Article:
With one of my best friends, Melissa, visiting from San Francisco yesterday, we were on our way to lunch near the White House when something strange caught our attention. Across the street, black signs or objects stood spread out through an otherwise open plaza area. Perhaps it was an art instillation? Being art lovers, we had to take a closer look.
Crossing the street, the objects quickly took the form of human bodies – a sea of mannequins dressed in black t-shirts. Maybe a protest to war?
It wasn’t until standing face-to-face with a mannequin in the front row that I could make out the t-shirt’s message. It read: “Lou Gehrig’s Disease is stealing our loved ones piece by piece.”
My friend, Melissa disappeared into a row of bodies, while I stood frozen in front of this first one. My heart dropped to the pit of my stomach. This wasn’t art. This wasn’t war. It was ALS.
ALS (Amyotrophic Lateral Sclerosis), also known as Lou Gehrig’s Disease is a deadly disease affecting the motor neurons in a person’s brain and spinal cord. Upon diagnosis, doctors give ALS patients only two to five years to live. The disease can strike anyone, regardless of age, gender or ethnicity. Researchers have found that military veterans are two times more likely to be diagnosed with ALS, although the cause for the connection remains a mystery. There is no cure for ALS.
Looking at the mass of mannequins before me, my mind raced ahead. I was familiar with ALS, as a member of my family passed away with this disease the year before I was born.
Finally stepping past the first mannequin, I saw the back of a shirt – inscribed with was a man’s name along with birth and death dates. My throat tightened and my eyes glazed over with undeniable sadness.
I continued walking through waves of bodies, each standing in honor of a person who’d passed away of ALS. I swallowed back tears and found myself intuitively checking the back of t-shirts for my family member’s name. Perchance he was represented here.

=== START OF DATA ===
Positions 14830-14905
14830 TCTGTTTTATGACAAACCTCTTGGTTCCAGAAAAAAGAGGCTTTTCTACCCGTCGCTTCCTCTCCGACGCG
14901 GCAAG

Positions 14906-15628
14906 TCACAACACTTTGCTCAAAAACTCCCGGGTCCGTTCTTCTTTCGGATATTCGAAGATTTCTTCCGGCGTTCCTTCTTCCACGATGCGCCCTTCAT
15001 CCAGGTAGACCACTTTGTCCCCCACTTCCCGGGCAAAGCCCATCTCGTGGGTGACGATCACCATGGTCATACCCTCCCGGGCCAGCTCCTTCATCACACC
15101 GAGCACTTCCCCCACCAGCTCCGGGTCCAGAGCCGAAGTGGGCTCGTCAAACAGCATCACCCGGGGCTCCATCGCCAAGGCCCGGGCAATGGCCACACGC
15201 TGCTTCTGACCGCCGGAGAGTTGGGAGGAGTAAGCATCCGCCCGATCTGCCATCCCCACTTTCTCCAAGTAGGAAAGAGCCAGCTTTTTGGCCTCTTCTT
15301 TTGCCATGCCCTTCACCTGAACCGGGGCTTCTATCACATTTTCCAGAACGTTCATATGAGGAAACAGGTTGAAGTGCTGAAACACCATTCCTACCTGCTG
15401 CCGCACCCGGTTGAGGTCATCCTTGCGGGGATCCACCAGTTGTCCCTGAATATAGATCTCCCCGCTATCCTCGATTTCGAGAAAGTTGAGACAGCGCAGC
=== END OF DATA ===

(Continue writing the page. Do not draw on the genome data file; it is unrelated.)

Yet, after checking the backs of about ten shirts, I looked around at the seemingly endless rows of mannequins with overwhelming anxiety. Like a child lost in a crowded mall, I felt helpless and expendable. There were far too many bodies to search one-by-one.
I spotted Melissa talking to a volunteer in the distance and decided to join them. As I approached, Melissa removed her sunglasses and whipped under her eyes. She had been crying.
This exhibition had a strong impact on both of us, and for this, I am very thankful. Melissa hadn’t been familiar with the specifics of ALS. “They were all so young,” she said. I nodded. The volunteer nodded too, pointing out the close by mannequin in honor of her mother.
This “Piece By Piece Tribute” Exhibition (a project of the ALS Association Florida Chapter) toured all over the state of Florida and now in multiple locations in Washington DC. Looking back on it – this was art and this was war – battles individuals and families fight everyday here in America.
Yesterday’s display was in conjunction with the ALS Association’s Congressional Advocacy Day, taking place today, Tuesday May 10th. They will be advocating for a greater commitment to ALS research.
To those participating in this effort – we wish you the best of luck! Your message is powerful and deserves to be heard.
To learn more, visit the website: www.stealingpieces.org.